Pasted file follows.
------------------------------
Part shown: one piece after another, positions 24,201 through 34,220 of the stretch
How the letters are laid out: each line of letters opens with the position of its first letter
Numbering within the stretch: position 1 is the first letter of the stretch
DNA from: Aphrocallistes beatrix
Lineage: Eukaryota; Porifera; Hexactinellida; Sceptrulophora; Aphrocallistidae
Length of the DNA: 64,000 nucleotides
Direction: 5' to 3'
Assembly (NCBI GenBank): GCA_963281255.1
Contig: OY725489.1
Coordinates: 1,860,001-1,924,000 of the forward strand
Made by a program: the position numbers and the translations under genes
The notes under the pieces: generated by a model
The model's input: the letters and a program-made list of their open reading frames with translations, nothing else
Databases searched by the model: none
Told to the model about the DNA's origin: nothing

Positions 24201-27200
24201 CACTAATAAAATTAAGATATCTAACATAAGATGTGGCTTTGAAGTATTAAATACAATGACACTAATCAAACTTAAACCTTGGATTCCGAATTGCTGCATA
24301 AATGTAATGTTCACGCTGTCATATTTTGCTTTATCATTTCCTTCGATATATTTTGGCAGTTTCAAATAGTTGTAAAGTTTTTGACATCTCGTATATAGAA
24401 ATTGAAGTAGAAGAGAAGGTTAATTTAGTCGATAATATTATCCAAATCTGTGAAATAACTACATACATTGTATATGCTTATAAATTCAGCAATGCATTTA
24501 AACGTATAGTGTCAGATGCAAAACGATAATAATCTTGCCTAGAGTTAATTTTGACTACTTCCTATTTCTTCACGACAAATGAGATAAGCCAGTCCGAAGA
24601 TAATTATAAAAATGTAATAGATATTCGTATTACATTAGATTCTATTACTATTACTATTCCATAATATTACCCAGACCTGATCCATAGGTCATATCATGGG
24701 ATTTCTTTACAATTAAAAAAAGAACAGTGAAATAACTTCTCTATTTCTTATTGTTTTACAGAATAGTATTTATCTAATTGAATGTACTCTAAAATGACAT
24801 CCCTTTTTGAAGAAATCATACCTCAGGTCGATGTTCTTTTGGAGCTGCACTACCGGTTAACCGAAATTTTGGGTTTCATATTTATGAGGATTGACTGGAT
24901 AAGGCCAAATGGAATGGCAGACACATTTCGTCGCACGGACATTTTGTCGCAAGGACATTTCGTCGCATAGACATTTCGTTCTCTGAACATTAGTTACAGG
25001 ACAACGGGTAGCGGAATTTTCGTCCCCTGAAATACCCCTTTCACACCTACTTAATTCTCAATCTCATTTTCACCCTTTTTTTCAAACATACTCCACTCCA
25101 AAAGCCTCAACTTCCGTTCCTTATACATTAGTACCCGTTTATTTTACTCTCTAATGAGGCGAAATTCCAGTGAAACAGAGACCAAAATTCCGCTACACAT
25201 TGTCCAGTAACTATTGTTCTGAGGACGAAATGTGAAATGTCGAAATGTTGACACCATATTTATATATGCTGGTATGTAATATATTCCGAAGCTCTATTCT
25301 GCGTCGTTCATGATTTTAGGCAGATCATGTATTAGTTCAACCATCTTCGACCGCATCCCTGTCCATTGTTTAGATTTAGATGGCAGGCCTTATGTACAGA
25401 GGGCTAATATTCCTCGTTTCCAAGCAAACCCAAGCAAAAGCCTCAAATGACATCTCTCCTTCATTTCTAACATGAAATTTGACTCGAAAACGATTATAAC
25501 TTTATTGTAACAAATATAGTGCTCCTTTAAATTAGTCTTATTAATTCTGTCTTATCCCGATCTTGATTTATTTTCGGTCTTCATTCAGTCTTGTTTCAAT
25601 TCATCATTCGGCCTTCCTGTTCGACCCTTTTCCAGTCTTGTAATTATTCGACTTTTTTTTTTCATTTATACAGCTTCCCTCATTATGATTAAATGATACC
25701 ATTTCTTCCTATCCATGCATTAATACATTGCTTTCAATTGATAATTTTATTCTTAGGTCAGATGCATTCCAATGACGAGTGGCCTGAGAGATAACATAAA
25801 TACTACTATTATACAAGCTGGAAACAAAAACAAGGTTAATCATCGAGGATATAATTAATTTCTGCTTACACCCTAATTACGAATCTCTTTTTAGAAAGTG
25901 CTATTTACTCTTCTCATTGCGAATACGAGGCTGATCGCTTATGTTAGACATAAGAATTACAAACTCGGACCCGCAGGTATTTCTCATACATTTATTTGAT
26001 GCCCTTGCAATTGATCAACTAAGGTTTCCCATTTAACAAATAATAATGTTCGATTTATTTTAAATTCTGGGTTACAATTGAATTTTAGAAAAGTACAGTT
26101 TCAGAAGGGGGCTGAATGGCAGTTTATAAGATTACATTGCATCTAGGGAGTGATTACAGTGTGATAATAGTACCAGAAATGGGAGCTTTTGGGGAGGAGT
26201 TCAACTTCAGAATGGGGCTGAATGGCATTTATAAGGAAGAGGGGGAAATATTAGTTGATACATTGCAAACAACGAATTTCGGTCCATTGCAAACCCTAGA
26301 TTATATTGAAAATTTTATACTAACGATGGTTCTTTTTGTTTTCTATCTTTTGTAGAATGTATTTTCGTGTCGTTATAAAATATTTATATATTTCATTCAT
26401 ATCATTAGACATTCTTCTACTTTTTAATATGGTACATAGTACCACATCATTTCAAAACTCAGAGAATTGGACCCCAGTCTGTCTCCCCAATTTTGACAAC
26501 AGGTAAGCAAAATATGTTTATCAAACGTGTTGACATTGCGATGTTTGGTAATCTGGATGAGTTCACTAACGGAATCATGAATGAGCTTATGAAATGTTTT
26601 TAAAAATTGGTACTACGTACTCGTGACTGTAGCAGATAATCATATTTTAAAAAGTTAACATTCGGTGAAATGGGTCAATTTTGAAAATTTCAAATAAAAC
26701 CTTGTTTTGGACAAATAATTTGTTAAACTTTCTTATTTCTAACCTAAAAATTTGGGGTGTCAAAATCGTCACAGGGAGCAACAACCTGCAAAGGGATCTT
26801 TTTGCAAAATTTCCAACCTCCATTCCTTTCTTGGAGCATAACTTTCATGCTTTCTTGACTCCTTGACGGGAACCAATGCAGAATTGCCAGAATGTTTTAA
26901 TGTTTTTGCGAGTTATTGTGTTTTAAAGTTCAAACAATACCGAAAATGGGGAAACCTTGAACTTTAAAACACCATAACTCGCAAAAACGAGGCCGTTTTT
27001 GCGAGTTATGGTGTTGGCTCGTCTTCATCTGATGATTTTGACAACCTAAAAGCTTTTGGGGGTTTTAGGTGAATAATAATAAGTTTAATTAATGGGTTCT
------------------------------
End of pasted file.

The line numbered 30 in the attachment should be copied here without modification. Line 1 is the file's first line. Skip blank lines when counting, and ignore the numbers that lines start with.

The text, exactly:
25501 TTTATTGTAACAAATATAGTGCTCCTTTAAATTAGTCTTATTAATTCTGTCTTATCCCGATCTTGATTTATTTTCGGTCTTCATTCAGTCTTGTTTCAAT